The Kanaga mask is a funerary mask worn by the Dogon people of Mali intended to ensure the safe passage of the deceased to the otherworld where his ancestors are. (2)
The threatening-looking Kòmò Helmet Mask is worn by the Bamana people of Guinea, Mali, Burkina Faso, and Côte d’Ivoire. Secret societies wear the mask during private meetings where they learn about the society’s history, rituals and beliefs. (3)
The Nwatantay mask of the Bwa people of Burkina Faso represents natural spirits that cannot be seen by humans. The designs of the masks teach important moral and social lessons during dances performed for funerals, agricultural rituals, and initiations. (4)
The helmet mask of the Mende people of Sierra Leone is unusual in that it is worn by female initiates of a young women’s association. While the face represents ideal female beauty, the beard indicates that women are equal to men in their knowledge. (5)
The okuyi mask is worn among the Bantu people of Cameroon, Gabon, and Equatorial Guinea during rites of passage such as infants reaching 4 months of age, adolescence, and funerals. These rituals can last for hours and are accompanied by dancing and singing. (6)
The nkanda of the Democratic Republic of Congo wear these masks during puberty and circumcision rites. They represent ancestors or important figures within their culture. (7)
Muslim communities such as the Koro of Nigeria also use masks as part of rituals. The koro mask lacks any human or animal representations, in keeping with Islamic scripture. (8)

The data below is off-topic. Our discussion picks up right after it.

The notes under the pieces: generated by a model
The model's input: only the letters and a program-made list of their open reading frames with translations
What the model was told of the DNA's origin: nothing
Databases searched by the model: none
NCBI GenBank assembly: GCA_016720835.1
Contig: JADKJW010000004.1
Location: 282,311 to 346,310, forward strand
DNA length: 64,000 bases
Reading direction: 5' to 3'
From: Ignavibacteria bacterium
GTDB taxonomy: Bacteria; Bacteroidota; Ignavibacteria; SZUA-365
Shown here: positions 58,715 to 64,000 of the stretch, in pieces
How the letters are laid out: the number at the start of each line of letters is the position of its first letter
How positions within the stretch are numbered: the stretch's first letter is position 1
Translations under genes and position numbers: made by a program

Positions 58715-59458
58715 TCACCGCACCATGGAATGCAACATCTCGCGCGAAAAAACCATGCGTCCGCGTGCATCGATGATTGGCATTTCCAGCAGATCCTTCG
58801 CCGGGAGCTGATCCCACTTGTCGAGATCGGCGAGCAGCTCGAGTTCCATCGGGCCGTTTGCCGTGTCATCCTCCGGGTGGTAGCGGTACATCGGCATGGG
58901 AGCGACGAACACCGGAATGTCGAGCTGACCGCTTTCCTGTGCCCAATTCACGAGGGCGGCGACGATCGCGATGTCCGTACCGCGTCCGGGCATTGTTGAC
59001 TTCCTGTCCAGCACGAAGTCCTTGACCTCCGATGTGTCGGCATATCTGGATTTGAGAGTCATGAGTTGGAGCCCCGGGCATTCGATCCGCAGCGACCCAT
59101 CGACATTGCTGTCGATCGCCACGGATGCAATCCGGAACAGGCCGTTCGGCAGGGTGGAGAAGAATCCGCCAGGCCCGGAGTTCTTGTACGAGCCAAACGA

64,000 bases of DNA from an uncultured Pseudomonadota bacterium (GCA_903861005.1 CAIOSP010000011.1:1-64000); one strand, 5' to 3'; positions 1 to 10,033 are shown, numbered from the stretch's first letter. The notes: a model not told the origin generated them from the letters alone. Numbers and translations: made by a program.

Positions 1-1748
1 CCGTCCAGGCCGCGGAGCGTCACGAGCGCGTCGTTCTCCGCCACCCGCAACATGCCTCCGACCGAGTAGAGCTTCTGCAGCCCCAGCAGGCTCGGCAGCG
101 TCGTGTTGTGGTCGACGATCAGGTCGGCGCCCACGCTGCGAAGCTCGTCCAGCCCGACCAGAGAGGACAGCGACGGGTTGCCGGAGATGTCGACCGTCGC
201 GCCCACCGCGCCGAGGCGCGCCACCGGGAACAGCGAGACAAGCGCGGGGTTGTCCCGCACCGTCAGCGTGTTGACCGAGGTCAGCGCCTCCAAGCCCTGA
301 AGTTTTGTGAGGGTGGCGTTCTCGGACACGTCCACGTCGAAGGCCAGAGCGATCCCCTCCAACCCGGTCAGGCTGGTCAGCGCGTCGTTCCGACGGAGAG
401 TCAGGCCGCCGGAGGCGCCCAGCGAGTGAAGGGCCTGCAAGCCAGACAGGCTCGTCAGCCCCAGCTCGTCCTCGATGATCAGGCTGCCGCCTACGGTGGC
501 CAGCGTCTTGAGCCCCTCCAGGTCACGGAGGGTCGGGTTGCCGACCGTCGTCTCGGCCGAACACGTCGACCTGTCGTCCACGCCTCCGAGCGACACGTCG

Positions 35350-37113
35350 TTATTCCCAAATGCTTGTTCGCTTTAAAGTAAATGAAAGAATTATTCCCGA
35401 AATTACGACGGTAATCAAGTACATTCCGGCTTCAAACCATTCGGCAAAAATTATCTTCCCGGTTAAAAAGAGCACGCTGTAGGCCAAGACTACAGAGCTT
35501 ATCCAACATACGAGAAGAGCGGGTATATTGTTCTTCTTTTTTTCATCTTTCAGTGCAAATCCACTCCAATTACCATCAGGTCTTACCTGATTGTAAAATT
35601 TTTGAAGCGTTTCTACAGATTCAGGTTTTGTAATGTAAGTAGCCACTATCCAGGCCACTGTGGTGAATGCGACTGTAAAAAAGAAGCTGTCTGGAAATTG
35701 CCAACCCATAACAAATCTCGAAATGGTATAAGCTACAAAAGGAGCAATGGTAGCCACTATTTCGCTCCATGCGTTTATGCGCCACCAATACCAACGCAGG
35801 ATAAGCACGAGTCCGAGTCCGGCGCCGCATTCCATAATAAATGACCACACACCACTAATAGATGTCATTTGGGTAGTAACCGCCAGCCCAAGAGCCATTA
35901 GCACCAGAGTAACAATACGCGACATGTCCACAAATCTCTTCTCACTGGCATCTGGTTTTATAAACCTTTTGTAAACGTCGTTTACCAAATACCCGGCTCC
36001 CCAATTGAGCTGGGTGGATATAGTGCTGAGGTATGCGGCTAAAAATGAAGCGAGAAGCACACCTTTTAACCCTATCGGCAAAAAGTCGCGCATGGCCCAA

Made by the Makonde people of Tanzania and Mozambique, these helmet masks featured prominently in rituals used during different life stages of children. (9)
During three day long funerals of the Senufo tribe in Côte d’Ivoire, members of the secret male Poro society wear these masks while beating on drums next to the funerary bed. (10)
The Bobo people of Burkina Faso believe the son, Dwo, of the creator god, was left on earth to mediate between man and God. This mask represents him but does not depict him, because he cannot be seen, and is used in performances intended to maintain the balance of nature in the agricultural society. (11)
The Role of African Masks
Meaning and Function
African masks are not simply beautiful artistic objects to be admired. Rather, they are part of a ceremonial costume. They are not meant to represent actual people or even animals.
These masks served as a way for people to communicate with the spirit world. The spirits that take up residence in the masks can be ancestors or natural entities.
When the mask wearer puts on the mask, his identity is taken over by the spirit represented by the mask.